Chicago Theft Lawyer

man stealing purse from car window

Petty Theft, Grand Theft, Shoplifting, Larceny & Other Crimes

Have you been charged with a theft offense? Your legal situation is very serious whether you are charged with petty theft, grand theft, shoplifting, burglary, or other theft crimes. Some charged with petty theft, such as shoplifting, could plead guilty rather than go through a trial.

Having a misdemeanor on your record is not as serious as a felony. Still, it is a blot on your reputation that can significantly negatively impact your ability to get a job and will impact sentencing and charges if you are arrested again.

At my firm, the Law Offices of Mitch Furman, I am committed to providing high-quality, aggressive defense counsel in a range of larceny and theft crime charges, and I would like to hear from you immediately. As the firm’s founder and chief counsel, I will ensure that you understand the implications of any charges filed against you and advise you of the various options.

Attorney for Theft in Chicago

In Illinois, under 720 ILCS 5/16-1, a person commits theft when he or she knowingly:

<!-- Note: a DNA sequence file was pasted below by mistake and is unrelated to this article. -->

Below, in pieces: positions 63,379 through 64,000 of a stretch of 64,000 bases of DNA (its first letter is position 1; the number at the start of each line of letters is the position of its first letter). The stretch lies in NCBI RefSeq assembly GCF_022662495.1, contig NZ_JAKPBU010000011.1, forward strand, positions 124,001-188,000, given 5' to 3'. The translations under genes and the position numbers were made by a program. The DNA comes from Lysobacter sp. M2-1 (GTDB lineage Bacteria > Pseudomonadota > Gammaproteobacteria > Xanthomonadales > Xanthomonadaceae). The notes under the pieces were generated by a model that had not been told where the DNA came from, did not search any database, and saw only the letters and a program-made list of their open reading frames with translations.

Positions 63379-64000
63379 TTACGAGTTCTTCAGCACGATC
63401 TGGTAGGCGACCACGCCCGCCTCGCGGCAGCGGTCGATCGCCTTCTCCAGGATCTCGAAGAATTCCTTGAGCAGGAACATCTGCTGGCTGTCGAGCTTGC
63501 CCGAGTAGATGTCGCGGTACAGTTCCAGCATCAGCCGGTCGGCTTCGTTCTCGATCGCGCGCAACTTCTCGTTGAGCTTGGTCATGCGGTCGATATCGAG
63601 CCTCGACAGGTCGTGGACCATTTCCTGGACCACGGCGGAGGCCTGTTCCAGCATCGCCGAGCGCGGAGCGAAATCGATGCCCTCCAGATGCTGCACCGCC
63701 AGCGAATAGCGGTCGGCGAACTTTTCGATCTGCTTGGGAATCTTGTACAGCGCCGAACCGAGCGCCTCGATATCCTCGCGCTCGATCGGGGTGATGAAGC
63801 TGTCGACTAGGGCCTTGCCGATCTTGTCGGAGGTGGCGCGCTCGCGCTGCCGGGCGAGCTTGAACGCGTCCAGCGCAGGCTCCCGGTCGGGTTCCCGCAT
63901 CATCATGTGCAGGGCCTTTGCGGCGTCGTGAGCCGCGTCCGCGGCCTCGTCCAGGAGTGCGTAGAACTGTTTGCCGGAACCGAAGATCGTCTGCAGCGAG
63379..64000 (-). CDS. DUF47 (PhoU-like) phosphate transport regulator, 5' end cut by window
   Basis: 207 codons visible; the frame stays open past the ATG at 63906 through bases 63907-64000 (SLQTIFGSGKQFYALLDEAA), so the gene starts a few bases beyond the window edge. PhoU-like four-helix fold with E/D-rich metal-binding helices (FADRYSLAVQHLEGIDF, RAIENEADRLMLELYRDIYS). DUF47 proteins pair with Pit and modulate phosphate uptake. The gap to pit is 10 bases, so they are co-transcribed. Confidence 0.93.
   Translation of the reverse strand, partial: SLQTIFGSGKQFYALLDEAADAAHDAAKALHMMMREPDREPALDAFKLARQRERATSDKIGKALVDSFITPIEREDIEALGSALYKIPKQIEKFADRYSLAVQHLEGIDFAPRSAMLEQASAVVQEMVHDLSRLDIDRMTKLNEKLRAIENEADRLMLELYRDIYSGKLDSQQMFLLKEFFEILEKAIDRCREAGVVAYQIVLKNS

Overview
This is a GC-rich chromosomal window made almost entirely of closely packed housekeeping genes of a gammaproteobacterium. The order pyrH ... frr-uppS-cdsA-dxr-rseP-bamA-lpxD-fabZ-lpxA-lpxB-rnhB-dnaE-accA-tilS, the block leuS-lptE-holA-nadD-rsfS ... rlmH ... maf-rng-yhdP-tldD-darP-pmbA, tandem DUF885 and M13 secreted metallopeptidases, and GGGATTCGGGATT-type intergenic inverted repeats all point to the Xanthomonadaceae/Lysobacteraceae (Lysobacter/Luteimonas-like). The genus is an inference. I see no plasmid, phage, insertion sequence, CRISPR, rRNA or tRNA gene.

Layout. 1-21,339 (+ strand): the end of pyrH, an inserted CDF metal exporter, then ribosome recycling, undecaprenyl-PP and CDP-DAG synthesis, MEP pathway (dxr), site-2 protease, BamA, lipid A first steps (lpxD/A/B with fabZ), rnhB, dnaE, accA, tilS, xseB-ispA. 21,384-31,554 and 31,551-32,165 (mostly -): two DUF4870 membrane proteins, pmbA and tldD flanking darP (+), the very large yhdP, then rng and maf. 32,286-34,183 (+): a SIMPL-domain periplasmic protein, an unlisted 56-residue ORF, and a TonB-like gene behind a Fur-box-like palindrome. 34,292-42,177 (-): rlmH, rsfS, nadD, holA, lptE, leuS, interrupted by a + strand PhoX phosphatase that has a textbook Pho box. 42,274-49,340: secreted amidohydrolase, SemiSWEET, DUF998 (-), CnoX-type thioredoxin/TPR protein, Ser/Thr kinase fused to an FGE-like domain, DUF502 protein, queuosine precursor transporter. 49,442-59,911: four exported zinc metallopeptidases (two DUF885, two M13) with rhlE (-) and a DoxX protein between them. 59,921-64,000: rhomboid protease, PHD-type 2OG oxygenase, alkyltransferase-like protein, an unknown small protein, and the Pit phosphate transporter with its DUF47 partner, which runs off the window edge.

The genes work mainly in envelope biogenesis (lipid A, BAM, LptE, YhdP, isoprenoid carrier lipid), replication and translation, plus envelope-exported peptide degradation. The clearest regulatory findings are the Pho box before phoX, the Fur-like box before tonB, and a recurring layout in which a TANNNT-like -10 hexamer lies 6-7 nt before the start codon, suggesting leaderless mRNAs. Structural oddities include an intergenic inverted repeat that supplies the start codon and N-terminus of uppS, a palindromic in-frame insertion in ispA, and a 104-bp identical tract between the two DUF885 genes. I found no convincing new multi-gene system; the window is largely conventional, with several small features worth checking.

1. Obtains or exerts unauthorized control over property of the owner; or
  2. Obtains by deception control over property of the owner; or
  3. Obtains by threat control over property of the owner; or
  4. Obtains control over stolen property knowing the property to have been stolen or under such circumstances as would reasonably induce him or her to believe that the property was stolen; or
  5. Obtains or exerts control over property in the custody of any law enforcement agency which any law enforcement officer or any individual acting in behalf of a law enforcement agency explicitly represents to the person as being stolen or represents to the person such circumstances as would reasonably induce the person to believe that the property was stolen.

The most common element that the prosecution must prove to secure a guilty finding in a theft case is that the defendant intended to permanently deprive the rightful owner of the use or benefit of said property. In other words, theft is a specific intent offense. Therefore, the prosecutor must prove, beyond a reasonable doubt, that the accused intended to deprive the owner of the said property permanently. If the state attorney can only show that the defendant merely borrowed the said property, then the elements are not met, and a finding of not guilty should be entered following the trial.